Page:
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Saturday, March 16, 2013

Cinnamon Rolls - Mastered!

My in-laws showed up yesterday to come meet their newest grandson. I feel fortunate to have such a great relationship with my in-laws such that I am excited for their visit. It helps that my mother-in-law is great with babies and this has allowed me to get a few things done around here. To celebrate the first morning of their visit, I decided to make a pan of cinnamon rolls.

Now, I posted my recipe for cinnamon rolls a long time ago. You can see that post here. However, while the basic recipe has remained the same, there have been a number of changes that have turned these rolls from good to super-freaking fantastic. I used to have a hard time passing by a Cinnabon when out and about, but now it's not a problem. I like these rolls better! It's amazing what a difference a few subtle changes can make. You may want to read through my last post first if you are not familiar with the general gist of how cinnamon rolls are made. In this posting, I will focus on the changes to the recipe and then will re-post the recipe in full at the end in case you want to print it out.

The first major change was in the filling. I'm not sure why it makes such a big difference, but changing from regular sugar to brown sugar completely changes the way the filling melts. If you mix the butter and sugar together first into a paste, along with the cinnamon, it melts even better and makes a nice gooey filling. Here you can see the dough rolled out with the filling spread out on it.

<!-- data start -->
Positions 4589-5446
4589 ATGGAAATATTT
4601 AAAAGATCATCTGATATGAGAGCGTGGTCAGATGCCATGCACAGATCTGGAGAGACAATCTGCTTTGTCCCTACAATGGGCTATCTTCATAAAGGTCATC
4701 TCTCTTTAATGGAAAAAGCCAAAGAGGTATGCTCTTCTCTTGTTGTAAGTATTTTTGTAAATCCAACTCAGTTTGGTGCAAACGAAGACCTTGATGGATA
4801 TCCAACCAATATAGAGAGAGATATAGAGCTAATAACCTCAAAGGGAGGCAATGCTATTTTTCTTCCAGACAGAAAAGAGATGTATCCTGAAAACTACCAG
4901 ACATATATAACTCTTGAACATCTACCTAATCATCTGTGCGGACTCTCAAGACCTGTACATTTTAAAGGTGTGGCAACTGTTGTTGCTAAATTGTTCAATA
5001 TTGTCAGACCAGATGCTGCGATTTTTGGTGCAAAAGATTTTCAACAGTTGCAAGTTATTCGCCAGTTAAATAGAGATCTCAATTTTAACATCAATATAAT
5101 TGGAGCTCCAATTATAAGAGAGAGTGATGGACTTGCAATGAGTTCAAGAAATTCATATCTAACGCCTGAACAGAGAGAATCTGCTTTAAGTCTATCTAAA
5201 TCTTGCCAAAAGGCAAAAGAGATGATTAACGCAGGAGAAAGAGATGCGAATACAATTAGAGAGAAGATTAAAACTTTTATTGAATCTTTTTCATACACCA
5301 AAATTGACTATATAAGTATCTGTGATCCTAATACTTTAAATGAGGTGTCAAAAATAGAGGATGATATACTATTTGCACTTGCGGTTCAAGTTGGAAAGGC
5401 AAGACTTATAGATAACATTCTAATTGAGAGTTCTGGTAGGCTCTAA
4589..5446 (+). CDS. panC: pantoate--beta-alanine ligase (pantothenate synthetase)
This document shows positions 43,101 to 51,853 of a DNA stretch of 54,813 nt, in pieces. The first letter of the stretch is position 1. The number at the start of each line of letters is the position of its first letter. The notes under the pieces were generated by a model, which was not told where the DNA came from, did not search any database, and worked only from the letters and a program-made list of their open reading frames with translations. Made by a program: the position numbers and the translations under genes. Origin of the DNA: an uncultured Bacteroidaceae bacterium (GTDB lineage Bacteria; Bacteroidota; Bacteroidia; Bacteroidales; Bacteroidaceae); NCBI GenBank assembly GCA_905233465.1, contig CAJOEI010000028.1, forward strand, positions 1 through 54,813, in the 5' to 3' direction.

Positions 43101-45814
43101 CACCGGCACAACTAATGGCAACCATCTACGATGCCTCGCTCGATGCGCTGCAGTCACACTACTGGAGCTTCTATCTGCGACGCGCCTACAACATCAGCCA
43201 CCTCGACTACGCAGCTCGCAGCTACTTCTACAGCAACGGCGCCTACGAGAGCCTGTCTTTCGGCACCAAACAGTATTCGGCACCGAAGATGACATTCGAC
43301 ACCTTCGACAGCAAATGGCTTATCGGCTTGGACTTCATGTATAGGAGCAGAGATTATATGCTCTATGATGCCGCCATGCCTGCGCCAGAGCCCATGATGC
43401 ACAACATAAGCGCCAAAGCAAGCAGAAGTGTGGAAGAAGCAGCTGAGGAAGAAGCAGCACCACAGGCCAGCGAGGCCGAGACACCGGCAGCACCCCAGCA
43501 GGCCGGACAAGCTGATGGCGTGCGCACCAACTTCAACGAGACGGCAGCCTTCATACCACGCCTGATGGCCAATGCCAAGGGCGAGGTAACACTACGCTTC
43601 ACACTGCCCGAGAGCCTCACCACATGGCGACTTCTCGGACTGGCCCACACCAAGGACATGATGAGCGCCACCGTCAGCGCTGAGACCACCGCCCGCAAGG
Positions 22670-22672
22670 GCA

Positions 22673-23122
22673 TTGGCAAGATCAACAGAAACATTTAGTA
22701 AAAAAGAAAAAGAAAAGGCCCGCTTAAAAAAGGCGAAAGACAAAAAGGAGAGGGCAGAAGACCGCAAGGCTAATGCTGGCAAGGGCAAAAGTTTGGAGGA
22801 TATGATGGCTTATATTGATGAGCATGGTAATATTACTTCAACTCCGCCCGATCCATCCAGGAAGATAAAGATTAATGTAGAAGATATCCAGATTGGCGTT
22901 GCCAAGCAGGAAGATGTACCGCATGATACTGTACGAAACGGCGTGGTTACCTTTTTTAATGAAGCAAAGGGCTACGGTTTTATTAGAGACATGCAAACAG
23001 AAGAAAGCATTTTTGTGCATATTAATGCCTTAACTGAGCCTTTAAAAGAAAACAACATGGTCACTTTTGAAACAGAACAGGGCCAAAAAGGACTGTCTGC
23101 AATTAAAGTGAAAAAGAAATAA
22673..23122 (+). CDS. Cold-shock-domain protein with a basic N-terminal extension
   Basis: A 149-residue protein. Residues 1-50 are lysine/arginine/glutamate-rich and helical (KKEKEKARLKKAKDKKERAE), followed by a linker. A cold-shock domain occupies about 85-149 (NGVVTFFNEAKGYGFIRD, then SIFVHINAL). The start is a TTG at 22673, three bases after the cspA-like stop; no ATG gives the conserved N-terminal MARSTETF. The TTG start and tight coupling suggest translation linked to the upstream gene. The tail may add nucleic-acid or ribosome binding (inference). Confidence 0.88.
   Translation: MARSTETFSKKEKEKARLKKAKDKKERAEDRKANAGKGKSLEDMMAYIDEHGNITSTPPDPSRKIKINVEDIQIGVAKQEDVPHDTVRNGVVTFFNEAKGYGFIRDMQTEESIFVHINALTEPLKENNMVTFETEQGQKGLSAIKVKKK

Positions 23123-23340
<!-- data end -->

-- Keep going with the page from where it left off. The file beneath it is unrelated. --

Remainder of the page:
The nest major change was the way that I rolled the dough. If you look at my pictures in my original post, you'll notice just how thick the dough was when I rolled it up. That resulted in rolls that were very bread-y without a lot of that delicious filling. I now roll the dough almost as thin as I can manage. I shoot for no thicker than one quarter of an inch now. In my experience, it is imperative to have the dough cold to manage this. That's why I put the dough in the refrigerator for a second proofing. Roll the dough up and then use a serrated blade to cut perfect rolls.

Compare this photo with the similar one in the previous cinnamon roll post and you can see just how many more rolls you get in the dough when it is rolled thinly. It leads to a much better balance of dough and cinnamon/sugar filling.

You can see here how that filling melts so much better than in my previous recipe. The last change that I made to the recipe was in the icing. Adding a little cream cheese to the icing, with that little bit of tang it imparts, is absolutely divine and really puts these rolls over the top. My goodness, these things are delicious! Be sure to have a plan for all twelve rolls or you may find them all in your own tummy!

Cinnamon Rolls - Mastered!
Yield: 12 rolls

2 1/4 tsp instant yeast
1 1/4 cup warm milk
1/4 cup sugar
1/4 cup shortening
1 tsp table salt
3 whole eggs
4 to 4 1/2 cups flour

1/2 cup butter (one stick)
1 cup brown sugar
4 TBS cinnamon

4 ounces softened cream cheese
2 cups powdered sugar
1-2 TBS milk